Several arthropods are well known for carrying and transmitting diseases to humans and other animals. Arthropod-borne disease is a leading cause of death in developing nations around the world. In the United States, mosquitoes and ticks are responsible for transmitting disease to humans more frequently than any arthropod group. Mosquitoes and ticks are both “biological disease vectors,” which means that disease-causing pathogens survive by exploiting the natural biological functions of their mosquito and tick hosts. These pathogens are then transmitted into the human bloodstream through bites, resulting in disease transmission.
There also exists a large number of arthropods in the US that serve as “mechanical disease vectors,” including a number of cockroach, fly and ant species. These arthropods acquire disease-causing microorganisms on their exterior body and mouthparts due to their unsanitary living habits. Mechanical disease vectors don’t usually spread disease via bites; instead, every surface they make contact with becomes smeared with the pathogens present on their body. For example, since flies breed on decaying sources of organic matter, such as excrement and rotting food, they mechanically transport numerous pathogenic organisms from these materials onto indoor surfaces, human foods, and sometimes on human skin or mucous membranes. Although tracking the mechanical spread of disease from insects to humans is difficult, public health professionals consider cockroaches, flies and some ants to be medically hazardous, especially when these insects make contact with human foods.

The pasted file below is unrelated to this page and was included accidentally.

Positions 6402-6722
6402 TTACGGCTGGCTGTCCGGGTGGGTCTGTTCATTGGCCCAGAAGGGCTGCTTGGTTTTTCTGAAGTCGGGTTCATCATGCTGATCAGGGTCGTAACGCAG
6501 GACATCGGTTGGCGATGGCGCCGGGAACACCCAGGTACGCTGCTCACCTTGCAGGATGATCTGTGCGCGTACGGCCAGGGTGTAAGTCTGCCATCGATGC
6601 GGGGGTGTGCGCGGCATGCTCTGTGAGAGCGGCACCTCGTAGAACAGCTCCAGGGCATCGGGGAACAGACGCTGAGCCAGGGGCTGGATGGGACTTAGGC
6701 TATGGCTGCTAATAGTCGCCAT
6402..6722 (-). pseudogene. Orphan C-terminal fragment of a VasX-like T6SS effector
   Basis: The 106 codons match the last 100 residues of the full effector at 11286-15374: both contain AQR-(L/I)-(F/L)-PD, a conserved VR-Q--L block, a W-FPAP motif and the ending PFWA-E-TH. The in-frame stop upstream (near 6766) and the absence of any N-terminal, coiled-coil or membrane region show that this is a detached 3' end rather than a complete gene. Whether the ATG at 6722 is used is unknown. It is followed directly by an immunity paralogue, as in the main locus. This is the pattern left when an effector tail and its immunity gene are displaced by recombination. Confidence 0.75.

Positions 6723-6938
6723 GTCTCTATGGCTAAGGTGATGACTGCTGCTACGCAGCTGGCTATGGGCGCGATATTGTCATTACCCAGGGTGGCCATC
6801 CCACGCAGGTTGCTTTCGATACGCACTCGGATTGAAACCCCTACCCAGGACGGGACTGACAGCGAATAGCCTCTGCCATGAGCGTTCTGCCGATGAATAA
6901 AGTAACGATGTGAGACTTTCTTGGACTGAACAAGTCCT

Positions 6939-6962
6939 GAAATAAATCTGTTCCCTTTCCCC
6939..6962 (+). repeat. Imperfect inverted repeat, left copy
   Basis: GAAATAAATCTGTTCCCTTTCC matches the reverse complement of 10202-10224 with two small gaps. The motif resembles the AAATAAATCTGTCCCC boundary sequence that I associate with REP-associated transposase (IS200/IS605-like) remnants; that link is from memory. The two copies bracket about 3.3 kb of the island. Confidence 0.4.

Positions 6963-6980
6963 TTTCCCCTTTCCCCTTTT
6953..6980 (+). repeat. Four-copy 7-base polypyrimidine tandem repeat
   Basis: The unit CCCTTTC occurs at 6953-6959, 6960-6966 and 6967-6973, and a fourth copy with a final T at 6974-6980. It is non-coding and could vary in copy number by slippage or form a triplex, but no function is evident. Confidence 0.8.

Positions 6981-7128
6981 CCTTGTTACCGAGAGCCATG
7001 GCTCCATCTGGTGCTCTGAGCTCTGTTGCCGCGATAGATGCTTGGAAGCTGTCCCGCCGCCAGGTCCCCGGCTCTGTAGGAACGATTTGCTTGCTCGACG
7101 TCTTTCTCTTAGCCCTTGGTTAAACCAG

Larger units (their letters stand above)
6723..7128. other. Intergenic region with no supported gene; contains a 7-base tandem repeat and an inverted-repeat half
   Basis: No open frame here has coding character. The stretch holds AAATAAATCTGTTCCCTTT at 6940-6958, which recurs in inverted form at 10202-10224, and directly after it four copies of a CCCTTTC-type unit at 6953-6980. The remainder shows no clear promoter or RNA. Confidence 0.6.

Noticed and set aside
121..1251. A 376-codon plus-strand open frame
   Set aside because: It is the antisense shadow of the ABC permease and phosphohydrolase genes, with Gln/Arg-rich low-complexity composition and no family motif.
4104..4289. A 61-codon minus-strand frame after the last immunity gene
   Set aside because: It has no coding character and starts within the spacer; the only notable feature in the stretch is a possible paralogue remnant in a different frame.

The Food and Drug Administration has compiled a list of insect species that they deem hazardous to public health due to their commonality within homes and their ability to mechanically spread pathogens. This list is known as the “dirty 22,” and it includes American, German, Oriental, and brown-banded cockroaches, as well as house flies, stable flies, little house flies, and several blow fly species. Thief ants and Pharaoh ants were the only two ant species included on the list, as it has long been known that these flies travel between indoor foods and outdoor carrion. These two ant species are also common pests in hospitals where they congregate in open wounds, possibly resulting in disease transmission.
Has your home ever become infested by insects that are considered disease threats to humans?